7. Jellied eels

Once a source of cheap protein, and enormously popular in the East End of London, jellied eels still feature on the menu of the few remaining pie and mash shops but can also be found in your local supermarket. Eels are boiled in spiced stock and left to cool, hence the ‘jellied’. They are, unsurprisingly, best eaten alongside pie and mash with, ideally, a splash of chilli vinegar or white pepper.

8. Potted shrimp

While brown shrimp are available and plentiful around the UK, they’re most associated with Morecambe Bay, traditionally served peeled, and set in butter flavoured with spices such as mace and nutmeg. Peeling them is a job best left to the professionals, but happily they’re sold in supermarkets both pre-potted and as peeled brown shrimp. Spread them on toast, toss them in pasta, eat with a spoon…

Photograph by Kris Kirkham
Photograph by Kris Kirkham

9. Smoked mackerel

Spring and early summer is when British waters are full of mackerel before they head to warmer climes to spawn. The need to preserve these deliciously oily fish outside this season is probably the reason we discovered the joys of smoked mackerel. Try in a salad, a sandwich, or mixed with a little yogurt, lemon juice and horseradish for a great pate.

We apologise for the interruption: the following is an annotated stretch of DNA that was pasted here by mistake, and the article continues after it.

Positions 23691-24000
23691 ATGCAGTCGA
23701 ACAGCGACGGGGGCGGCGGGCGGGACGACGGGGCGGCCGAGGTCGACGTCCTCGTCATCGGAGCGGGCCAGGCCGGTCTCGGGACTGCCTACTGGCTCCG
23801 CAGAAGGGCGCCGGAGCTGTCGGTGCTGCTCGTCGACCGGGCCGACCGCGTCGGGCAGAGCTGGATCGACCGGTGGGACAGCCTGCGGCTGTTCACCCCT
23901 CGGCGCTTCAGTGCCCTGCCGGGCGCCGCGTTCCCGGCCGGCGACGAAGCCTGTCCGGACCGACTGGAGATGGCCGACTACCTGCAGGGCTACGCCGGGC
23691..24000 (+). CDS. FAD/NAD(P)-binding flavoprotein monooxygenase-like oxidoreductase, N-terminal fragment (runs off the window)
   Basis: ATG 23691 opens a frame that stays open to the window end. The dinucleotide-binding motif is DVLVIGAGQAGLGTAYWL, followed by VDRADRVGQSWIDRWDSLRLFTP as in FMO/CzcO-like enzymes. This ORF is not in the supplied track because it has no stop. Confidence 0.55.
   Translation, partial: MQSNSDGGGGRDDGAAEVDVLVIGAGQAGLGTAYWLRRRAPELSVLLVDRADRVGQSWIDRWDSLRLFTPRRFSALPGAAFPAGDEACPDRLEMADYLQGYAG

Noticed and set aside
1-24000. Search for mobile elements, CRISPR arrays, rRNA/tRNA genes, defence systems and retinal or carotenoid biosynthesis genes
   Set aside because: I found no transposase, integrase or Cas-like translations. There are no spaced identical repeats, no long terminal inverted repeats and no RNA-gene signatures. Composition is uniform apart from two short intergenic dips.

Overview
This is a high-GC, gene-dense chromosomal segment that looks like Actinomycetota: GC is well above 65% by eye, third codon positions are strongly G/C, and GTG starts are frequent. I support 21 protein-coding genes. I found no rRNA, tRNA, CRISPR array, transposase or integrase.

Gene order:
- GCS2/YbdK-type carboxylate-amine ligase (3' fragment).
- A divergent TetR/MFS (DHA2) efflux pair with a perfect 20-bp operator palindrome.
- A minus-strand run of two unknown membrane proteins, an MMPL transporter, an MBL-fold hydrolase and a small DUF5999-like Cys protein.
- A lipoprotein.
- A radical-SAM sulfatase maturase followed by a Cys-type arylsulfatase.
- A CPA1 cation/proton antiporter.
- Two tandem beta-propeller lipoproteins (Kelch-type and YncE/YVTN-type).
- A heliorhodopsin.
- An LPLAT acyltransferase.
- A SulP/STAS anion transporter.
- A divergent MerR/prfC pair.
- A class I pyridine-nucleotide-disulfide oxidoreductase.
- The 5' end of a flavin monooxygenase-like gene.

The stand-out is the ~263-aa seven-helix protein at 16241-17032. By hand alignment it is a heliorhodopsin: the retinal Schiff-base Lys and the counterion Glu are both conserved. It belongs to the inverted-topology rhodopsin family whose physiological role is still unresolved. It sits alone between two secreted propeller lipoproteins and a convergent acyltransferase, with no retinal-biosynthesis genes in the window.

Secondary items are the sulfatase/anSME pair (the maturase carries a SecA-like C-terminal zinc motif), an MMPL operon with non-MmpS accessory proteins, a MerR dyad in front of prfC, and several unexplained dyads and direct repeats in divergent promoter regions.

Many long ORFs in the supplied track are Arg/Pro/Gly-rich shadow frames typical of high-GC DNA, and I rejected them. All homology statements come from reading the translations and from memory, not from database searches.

10. Crab and lobster

As with many seafood items, kudos to the first person who looked at most shellfish and thought: ‘I bet that tastes nice…’ It’s certainly worth a few minutes of your time on YouTube checking what you can and mustn’t eat when cooking crab or lobster which, again, aren’t as challenging as you might fear. ‘Cook the whole crab in court bouillon,’ advises Pepijn de Visscher (again, not as complicated as it sounds). ‘Grill lobster with lots of garlic butter,’ says Derek Johnstone of St Andrews’ acclaimed restaurant, 18. ‘Served with a bitter leaf salad and homemade chips. Luxury but comforting, homely but a treat.’

Photograph by Toby Scott
Photograph by Toby Scott